As Tony and Barbara Miller* awaited the birth of their first child in 1990, they excitedly planned for the future by purchasing a large, family-friendly home in a suburb renowned for its school district. When their son Robert* was born -- a striking child with olive skin and a halo of blond hair -- they were ecstatic.
But by the time Robert was 18 months old, they noticed that something was wrong with their baby boy. He did not make eye contact and he did not care to be held. As he grew older, he refused to play with other children; rather, he sat by himself, repetitively rattling toys in front of his face. At home, "he threw things, hit and pinched and scratched," his mother said. At pre-school, he pushed or lashed out at children who approached him. After just several weeks at the school, Robert was asked to leave. Worst of all, the boy was still unable to speak as he approached 3 years old.
His parents finally learned why: Robert suffered from autism, a social communication disorder caused by abnormal brain development and functioning. Tony, Robert's father, had one mantra as he left his son for three months of training at the UCLA Neuropsychiatric Institute. "All I want him to be is toilet trained," he prayed.
The low point of Tony's life was visiting Robert in the locked UCLA facility on Christmas Day, he said. "Like many men, I don't cry," he said. "But it sunk in that I would never have a normal family relationship with my child; that he would never go away to college, never marry and have children."
Today, however, Tony and Barbara have new hope for Robert. For the past year, he has been attending the Julia Ann Singer Center's therapeutic classrooms at the Vista Del Mar School, a member agency of The Jewish Federation; the classrooms have recently placed special emphasis on treating autistic children. A luncheon Sept. 23 at the Beverly Hilton will benefit the center and its school program, where about half of the 15 students are autistic.
The Julia Ann Singer Center is a division of Vista Del Mar Child and Family Services, which began as The Jewish Orphans' Home of Southern California in Boyle Heights in 1908. The Singer Center was originally founded as the Jewish Mothers' Alliance in 1916; the outpatient facility became a division of Vista in 1982. Today, it serves children who are victims of child abuse, emotionally disturbed or have learning or developmental disabilities. There is a therapeutic school, a family therapy program and a child abuse treatment program, among other services, all on Vista's bucolic Cheviot Hills campus.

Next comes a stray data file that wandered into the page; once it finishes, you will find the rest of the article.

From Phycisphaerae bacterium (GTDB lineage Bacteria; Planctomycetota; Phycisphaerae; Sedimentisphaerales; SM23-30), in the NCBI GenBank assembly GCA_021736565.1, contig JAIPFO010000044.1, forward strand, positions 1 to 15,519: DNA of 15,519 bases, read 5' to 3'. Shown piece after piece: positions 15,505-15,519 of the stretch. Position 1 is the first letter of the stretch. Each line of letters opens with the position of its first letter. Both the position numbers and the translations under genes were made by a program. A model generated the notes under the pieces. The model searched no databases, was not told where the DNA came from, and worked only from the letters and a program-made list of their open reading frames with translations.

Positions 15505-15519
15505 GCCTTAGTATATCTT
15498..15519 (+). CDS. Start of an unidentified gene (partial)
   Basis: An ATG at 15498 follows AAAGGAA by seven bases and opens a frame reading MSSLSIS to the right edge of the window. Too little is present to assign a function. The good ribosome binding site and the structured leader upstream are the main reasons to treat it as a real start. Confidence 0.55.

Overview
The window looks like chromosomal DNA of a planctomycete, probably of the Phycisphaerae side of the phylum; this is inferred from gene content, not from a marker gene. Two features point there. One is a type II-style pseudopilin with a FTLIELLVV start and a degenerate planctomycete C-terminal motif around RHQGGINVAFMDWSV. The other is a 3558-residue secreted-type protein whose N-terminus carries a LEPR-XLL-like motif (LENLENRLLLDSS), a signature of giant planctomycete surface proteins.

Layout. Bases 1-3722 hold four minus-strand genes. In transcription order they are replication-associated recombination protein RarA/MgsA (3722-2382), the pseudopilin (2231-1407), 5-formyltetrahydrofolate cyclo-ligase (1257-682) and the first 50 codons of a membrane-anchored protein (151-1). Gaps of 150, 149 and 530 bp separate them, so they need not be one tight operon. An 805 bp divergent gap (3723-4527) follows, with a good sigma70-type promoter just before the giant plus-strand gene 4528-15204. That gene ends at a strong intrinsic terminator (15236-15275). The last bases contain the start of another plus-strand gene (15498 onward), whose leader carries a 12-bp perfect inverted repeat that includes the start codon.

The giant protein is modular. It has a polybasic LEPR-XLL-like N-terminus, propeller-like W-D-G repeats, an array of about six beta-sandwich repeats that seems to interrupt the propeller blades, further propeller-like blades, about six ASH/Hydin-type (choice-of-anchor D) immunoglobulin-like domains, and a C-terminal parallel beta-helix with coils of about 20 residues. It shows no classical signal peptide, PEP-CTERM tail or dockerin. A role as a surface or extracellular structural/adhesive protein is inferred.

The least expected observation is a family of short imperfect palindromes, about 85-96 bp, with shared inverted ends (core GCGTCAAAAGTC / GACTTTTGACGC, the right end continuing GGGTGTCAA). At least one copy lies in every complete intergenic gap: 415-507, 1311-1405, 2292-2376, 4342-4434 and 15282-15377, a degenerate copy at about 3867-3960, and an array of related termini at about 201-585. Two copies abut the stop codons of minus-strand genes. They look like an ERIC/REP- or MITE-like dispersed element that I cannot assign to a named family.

What makes the center's treatment of autistic children unique, said Center Program Manager Dr. Catherine Doubleday, is the family-oriented approach and the fact that the student-teacher ratio is about one-to-one. The goal is to reach children, aged 3 to 8, who, like Robert, cannot attend mainstream public school and often have no place else to go. Early intervention is crucial for such children, because at a young age the brain is most flexible, Doubleday said.
At the school, one emphasis is on social functioning -- teaching children to respond to frustrations with words instead of the body. "All the things you take for granted that a child learns must be broken down and mapped out sequentially," Doubleday said.
If a child grabs a marker from another child, a teacher might ask that child to stop and study the look on the other child's face; to note the grimace, the clenched teeth. Then the teacher might model another way of securing the marker; the child is praised for any approximation of the appropriate response. "Besides motor and [pre-academic] skills, a lot of the curriculum is identifying facial expressions and feelings," Doubleday said. "We concentrate on the face, on 'What do you see?' To stimulate language, we also do a lot of reading, and talking, talking, talking."
Parents learn to take the techniques home by volunteering at least once a week in the classroom; they process their feelings and exchange information during a Friday parents' group.
For many families, the results are dramatic. One mom was finally able to attend her annual family reunion with her two autistic sons, Doubleday said.
And the Millers report that Robert has become a different child. He is calmer; he knows the alphabet; he can speak in two- or three-word sentences; he can hold a pencil. "Before, my son would never even look up when I came home from work," Tony said. "Now he looks up at me and says, 'Hi Daddy.' It's a change that, for me, can't be quantified."
For more information on the luncheon, call (310) 202-0669, ext. 500.
* Not their real names
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